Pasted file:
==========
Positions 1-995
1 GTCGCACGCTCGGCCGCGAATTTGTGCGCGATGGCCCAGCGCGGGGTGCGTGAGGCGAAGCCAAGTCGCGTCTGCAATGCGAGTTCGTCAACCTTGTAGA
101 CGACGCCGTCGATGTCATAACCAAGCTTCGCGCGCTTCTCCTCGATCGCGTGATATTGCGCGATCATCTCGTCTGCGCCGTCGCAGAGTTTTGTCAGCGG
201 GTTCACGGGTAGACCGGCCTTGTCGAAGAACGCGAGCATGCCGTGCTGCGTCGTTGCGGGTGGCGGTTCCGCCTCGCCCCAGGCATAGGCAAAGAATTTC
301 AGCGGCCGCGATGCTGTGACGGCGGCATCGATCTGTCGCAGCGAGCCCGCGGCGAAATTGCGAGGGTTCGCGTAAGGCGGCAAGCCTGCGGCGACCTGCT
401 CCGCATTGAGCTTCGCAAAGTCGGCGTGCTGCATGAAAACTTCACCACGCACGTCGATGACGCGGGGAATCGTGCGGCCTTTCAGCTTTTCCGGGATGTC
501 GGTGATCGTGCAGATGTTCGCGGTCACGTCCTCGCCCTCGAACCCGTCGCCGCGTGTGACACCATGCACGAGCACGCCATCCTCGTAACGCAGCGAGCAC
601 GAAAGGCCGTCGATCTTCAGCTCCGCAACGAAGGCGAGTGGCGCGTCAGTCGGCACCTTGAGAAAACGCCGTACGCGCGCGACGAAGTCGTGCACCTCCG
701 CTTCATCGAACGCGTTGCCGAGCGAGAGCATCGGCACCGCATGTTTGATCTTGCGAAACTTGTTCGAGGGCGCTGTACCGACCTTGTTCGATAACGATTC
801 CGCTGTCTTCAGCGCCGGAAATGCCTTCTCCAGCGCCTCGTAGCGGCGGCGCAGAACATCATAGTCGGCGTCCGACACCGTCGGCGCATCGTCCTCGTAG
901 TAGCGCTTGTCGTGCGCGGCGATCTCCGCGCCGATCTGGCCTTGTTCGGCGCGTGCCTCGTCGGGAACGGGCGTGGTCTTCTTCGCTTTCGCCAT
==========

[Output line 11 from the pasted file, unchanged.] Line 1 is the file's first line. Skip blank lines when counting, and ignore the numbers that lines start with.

901 TAGCGCTTGTCGTGCGCGGCGATCTCCGCGCCGATCTGGCCTTGTTCGGCGCGTGCCTCGTCGGGAACGGGCGTGGTCTTCTTCGCTTTCGCCAT